Red-legged Seriemas (Cariama cristata) and Black-legged Seriemas (Chunga burmeisteri) are two exclusively South American species that inhabit open and sparsely forested areas. Seriemas have been recently included with the raptors based on ecological and evolutionary evidence. Viewing seriemas as raptors is nontraditional and might be controversial. Therefore, further information regarding the evolution, taxonomy, morphology, and ecology of these birds will clarify the validity of their consideration as raptors. Here we present a review of the published information on seriemas, and discuss future research for these newly adopted raptors. To conduct our review, we developed a systematic map and searched all databases available within Clarivate Analytics' Web of Science, performed a keyword search of Google Scholar, and included the corresponding bibliographies from the Birds of the World website. We reviewed 98 studies, and found that the Red-legged Seriema was the subject of more studies than the Black-legged Seriema. Overall, Brazil and Argentina were the site of most studies. The majority of studies examined physiology (48), followed by behavior (37), threats to the survival of these species (36), and demography (27), while smaller numbers of studies examined stressors (e.g., habitat changes, causes of mortality and injury such as predation, hunting, etc.) (20), and conservation actions (10). Patterns of study categorizations were similar for both species, and the distribution of studies across months was also fairly even for both species. This is the first study to systematically review and assess the published information on seriemas. Our results show the topics and locations on which past studies have focused, and highlight potentially fruitful avenues for future research. Although threats to seriemas have been identified, these have not been thoroughly assessed; thus, their extent and effects on seriema populations were difficult to ascertain. Future research should focus on testing existing hypotheses regarding seriema feeding, vocalization, social, and territorial behaviors, while documenting natural history. Researchers should build on past investigations while establishing programs to monitor the conservation status of seriemas across their ranges.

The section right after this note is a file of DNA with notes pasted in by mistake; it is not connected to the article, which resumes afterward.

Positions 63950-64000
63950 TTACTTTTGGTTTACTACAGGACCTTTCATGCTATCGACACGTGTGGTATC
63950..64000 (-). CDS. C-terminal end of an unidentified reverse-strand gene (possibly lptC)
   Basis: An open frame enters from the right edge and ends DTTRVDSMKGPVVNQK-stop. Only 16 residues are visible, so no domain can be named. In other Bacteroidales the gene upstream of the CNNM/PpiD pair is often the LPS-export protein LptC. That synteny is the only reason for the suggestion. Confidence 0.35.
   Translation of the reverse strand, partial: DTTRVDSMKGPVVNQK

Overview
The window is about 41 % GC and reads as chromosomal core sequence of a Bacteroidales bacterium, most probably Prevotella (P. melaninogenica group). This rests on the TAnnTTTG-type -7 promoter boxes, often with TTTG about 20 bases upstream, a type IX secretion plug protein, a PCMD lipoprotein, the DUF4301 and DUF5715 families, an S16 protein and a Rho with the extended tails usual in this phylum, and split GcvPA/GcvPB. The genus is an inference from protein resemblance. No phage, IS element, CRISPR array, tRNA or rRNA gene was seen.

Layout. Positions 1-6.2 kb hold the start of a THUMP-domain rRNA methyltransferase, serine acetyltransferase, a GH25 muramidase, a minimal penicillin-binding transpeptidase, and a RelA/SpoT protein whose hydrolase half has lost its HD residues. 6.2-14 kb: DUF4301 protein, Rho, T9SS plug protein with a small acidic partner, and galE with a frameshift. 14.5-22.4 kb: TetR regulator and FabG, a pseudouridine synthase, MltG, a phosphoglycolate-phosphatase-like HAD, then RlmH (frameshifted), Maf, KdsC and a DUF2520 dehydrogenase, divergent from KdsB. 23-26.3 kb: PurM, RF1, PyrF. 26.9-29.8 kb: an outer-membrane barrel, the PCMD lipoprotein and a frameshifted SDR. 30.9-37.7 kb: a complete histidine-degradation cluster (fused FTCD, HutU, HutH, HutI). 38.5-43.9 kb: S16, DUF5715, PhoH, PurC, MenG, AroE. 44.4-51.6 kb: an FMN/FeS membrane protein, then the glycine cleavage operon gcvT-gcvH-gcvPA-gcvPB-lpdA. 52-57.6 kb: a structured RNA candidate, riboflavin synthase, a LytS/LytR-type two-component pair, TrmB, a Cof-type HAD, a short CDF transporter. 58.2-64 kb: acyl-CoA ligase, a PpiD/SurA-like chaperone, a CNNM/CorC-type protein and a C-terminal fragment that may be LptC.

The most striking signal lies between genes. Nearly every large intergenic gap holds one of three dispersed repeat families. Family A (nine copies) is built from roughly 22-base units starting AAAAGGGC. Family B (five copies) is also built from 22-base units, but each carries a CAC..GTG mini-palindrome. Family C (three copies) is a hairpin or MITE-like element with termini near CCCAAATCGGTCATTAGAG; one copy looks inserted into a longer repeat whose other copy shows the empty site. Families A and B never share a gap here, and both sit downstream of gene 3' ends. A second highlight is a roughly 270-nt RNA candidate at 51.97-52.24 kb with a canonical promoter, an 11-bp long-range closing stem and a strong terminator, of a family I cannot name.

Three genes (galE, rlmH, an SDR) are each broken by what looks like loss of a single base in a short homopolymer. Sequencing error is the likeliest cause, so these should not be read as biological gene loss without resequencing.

Scoping reviews, in which the literature on a given topic is systematically collated and summarized, aid literature searches and highlight knowledge gaps on a given topic, thus hastening scientific progress and informing conservation efforts. Because much research and conservation is targeted at the species level, ornithology and bird conservation would benefit from scoping reviews of individual species. We present and apply a framework for scoping reviews for three disparate raptor species: California Condor Gymnogyps californianus, Harpy Eagle Harpia harpyja and Gyrfalcon Falco rusticolus. We consulted expert panels to develop appropriate search strings and lists of essential literature, i.e. ‘benchmark articles’. We searched Web of Science, Scopus and Google Scholar. Searches for California Condor, Harpy Eagle and Gyrfalcon returned 268, 138 and 343 articles, respectively, that discuss, review or collect empirical data for the focal species. Our searches returned all benchmark articles identified by species experts, indicating that the searches captured the most important work on each species. We coded each study according to the topic addressed, country and month in which data were collected. We also coded threats, stresses and conservation actions addressed by studies, following definitions used by the International Union for the Conservation of Nature (IUCN) during Red List assessments. Literature summaries for each species include the number of studies addressing certain topics, monthly timing of research and global maps of research focus. Our coding scheme revealed important knowledge gaps for each species. Effects of conservation actions on wild individuals were less studied for California Condors. Harpy Eagles were less studied outside of Brazil and Panama, and Gyrfalcons were less studied outside of their breeding season. Scoping reviews of the world's bird species would help to identify critical knowledge gaps, thereby aiding the global effort to assuage the sixth mass extinction.
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